the numbers alone, the festival is reputed to generate $80 million in statewide economic impact, $6.9 million in state and local tax revenues, and upwards of 1,700 jobs. In Park City, for many businesses, the uptick in activity provides a huge midseason boost in lodging, retail sales, transportation and entertainment.
But the benefits are more than monetary. Over the last 27 years, the Sundance Institute, which presents the festival, has expanded its mission to include year-round community outreach projects. Sundance offers free screenings in Park City throughout the year (including several summertime shows under the stars) and partners with local nonprofits to help with their fundraising efforts. It has also established a well-attended student screening program that gives Utah high schoolers an extraordinary opportunity to meet and learn from some of the world's top filmmakers.
The Sundance Institute has also developed a reputation for supporting risk-taking independent filmmakers and for nurturing global documentaries that celebrate and inspire social activism. Throughout the year it hosts intensive workshops to help elevate the art of filmmaking and refine the skills needed for effective storytelling. Those lofty attributes should be an additional source of pride for residents of the festival's home town.
Granted, the 10-day event requires a major shift from Park City's normal routine. And even though the event doesn't officially begin until Thursday, it has already begun causing a commotion. Familiar parking lots are roped off, delivery trucks are choking Main Street, favorite haunts are being turned into swanky this-means-not-you gifting suites, and weekend dinner reservations in the 84060 Zip code are out of the question. But there is also an excitement in the air and a sense that our little town, this week, is the coolest spot in the world.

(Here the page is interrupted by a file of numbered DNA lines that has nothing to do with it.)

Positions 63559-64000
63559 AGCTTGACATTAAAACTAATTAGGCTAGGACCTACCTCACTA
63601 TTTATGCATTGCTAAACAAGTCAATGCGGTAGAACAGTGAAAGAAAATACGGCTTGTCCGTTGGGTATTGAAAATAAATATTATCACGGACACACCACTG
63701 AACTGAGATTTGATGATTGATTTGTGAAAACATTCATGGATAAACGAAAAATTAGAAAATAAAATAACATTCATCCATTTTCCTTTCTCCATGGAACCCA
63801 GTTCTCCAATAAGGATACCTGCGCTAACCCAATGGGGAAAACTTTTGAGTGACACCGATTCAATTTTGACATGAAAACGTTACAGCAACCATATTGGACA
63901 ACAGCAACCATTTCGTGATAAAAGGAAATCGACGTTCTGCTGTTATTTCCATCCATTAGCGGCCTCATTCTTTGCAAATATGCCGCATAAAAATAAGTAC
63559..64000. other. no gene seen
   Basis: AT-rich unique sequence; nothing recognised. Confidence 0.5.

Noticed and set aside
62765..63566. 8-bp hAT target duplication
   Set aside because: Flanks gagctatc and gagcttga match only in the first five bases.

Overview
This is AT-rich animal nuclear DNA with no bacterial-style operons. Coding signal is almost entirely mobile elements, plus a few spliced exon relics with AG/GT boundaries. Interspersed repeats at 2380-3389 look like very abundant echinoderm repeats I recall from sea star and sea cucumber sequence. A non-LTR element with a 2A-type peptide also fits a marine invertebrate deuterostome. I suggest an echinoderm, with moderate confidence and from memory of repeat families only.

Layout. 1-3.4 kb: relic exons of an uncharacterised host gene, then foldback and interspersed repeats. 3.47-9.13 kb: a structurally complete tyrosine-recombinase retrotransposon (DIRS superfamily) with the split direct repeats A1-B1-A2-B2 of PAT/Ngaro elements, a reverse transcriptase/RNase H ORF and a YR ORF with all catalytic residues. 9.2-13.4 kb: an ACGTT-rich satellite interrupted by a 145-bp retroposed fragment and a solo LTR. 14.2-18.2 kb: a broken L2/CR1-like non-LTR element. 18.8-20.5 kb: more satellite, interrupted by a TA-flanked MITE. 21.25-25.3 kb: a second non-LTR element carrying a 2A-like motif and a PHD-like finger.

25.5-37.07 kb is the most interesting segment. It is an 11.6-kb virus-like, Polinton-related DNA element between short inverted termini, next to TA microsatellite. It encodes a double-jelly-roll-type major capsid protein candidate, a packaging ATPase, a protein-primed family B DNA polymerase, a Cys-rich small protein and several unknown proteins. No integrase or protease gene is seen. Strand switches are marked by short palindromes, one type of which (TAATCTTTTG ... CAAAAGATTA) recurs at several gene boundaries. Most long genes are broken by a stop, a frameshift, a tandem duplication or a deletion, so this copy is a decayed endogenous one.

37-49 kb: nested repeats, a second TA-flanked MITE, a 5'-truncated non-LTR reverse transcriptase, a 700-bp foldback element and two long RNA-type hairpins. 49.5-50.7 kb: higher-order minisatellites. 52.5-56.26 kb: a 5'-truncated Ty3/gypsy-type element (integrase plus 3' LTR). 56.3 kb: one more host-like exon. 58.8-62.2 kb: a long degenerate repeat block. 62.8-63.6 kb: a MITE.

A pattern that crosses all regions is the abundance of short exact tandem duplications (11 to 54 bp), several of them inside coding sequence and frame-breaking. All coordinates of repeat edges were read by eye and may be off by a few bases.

Film tickets, while they may appear to be sold out, often become available after the first weekend and are handed out on a first-come, first-served basis. There are also a number of venues, including the New Frontier high-tech installations at The Yard, which are open to the public.
Sundance organizers have also increased opportunities for locals to purchase screening tickets during the festival and have established a popular tradition of screening the winning films for Park City and Salt Lake City residents after the festival ends.
As the curtain rises on the 2013 Sundance Film Festival, we urge local residents to venture out of their comfort zone, to accept a little inconvenience as a trade-off for a week and a half of new experiences, and to take advantage of some of the perks of being a Sundance citizen.
The festival will be rolling up and moving out before we know it, but it will leave a trail of prosperity and intriguing experiences